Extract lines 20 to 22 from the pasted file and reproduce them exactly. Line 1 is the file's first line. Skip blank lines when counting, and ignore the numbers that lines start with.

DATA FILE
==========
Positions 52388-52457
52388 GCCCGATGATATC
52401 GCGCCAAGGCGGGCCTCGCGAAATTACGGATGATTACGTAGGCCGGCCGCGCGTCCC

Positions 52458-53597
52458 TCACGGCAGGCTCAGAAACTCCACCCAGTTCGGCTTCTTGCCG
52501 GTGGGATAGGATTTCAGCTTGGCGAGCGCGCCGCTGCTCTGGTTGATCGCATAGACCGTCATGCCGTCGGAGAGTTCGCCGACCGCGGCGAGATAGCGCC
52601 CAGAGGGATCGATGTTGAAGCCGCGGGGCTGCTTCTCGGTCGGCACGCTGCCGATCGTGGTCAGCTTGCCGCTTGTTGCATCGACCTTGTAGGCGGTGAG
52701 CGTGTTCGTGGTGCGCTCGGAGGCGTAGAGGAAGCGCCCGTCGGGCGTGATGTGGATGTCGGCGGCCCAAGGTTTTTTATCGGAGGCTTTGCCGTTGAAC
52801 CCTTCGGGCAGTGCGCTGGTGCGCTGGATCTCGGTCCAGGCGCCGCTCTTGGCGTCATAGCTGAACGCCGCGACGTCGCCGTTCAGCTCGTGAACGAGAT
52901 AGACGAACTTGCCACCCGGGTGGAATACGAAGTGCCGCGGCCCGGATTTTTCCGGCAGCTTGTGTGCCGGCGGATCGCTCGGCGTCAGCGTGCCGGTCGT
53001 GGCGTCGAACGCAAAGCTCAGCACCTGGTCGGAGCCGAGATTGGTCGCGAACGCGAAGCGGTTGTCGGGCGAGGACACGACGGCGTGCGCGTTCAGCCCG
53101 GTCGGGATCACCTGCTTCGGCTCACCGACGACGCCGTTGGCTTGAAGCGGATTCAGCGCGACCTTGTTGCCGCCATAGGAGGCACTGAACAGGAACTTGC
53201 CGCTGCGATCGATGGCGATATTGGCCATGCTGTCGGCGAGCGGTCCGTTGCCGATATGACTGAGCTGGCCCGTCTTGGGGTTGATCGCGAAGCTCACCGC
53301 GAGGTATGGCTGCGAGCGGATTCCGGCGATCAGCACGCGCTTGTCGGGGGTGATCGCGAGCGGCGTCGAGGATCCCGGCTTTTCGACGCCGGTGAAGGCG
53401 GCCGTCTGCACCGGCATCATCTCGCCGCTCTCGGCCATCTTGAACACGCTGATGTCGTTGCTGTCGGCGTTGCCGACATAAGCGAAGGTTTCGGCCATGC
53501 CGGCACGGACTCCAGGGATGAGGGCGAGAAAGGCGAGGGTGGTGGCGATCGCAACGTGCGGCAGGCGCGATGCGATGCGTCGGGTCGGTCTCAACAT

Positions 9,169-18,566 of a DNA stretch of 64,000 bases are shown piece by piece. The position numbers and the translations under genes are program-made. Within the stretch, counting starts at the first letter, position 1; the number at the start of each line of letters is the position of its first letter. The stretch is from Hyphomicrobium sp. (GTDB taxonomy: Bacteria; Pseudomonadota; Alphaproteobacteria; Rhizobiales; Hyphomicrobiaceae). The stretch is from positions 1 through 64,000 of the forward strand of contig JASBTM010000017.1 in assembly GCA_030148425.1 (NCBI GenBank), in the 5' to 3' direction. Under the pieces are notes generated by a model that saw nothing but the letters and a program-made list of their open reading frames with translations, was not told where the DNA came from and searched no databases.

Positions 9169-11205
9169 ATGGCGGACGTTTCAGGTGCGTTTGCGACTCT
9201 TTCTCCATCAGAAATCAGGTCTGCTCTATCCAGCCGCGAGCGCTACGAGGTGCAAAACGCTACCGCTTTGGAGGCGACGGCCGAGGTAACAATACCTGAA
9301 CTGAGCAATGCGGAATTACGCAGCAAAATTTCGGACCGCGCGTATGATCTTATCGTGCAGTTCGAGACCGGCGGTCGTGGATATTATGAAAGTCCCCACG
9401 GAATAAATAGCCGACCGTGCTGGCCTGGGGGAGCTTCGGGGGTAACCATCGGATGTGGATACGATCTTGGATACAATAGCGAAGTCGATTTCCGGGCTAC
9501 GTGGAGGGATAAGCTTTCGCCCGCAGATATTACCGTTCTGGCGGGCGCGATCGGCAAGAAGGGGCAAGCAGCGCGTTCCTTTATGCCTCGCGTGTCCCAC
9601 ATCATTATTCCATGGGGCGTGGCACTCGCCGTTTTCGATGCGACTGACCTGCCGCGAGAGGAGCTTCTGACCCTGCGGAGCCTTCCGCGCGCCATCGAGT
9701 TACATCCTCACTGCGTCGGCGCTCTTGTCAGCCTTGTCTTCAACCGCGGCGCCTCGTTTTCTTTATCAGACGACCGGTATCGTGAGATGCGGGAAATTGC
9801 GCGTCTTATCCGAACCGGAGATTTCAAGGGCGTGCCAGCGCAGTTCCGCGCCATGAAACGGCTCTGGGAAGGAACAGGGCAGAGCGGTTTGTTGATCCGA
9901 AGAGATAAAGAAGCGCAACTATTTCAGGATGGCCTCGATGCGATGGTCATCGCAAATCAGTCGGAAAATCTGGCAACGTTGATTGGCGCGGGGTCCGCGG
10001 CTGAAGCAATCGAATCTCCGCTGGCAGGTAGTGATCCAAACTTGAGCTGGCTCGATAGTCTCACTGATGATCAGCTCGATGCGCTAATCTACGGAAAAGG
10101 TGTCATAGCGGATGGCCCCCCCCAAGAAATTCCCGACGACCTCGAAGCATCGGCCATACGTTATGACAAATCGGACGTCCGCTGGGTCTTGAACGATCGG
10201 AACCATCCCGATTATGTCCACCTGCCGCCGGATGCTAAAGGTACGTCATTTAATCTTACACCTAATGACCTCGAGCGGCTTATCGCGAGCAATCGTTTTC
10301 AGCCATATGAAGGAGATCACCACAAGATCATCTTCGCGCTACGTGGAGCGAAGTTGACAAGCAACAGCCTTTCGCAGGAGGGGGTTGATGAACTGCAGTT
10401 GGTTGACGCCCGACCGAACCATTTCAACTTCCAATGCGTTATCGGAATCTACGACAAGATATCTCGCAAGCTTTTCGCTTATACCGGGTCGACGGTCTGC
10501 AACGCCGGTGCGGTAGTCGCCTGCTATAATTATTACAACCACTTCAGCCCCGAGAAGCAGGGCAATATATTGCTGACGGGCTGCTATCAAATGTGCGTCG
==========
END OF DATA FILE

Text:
9201 TTCTCCATCAGAAATCAGGTCTGCTCTATCCAGCCGCGAGCGCTACGAGGTGCAAAACGCTACCGCTTTGGAGGCGACGGCCGAGGTAACAATACCTGAA
9301 CTGAGCAATGCGGAATTACGCAGCAAAATTTCGGACCGCGCGTATGATCTTATCGTGCAGTTCGAGACCGGCGGTCGTGGATATTATGAAAGTCCCCACG
9401 GAATAAATAGCCGACCGTGCTGGCCTGGGGGAGCTTCGGGGGTAACCATCGGATGTGGATACGATCTTGGATACAATAGCGAAGTCGATTTCCGGGCTAC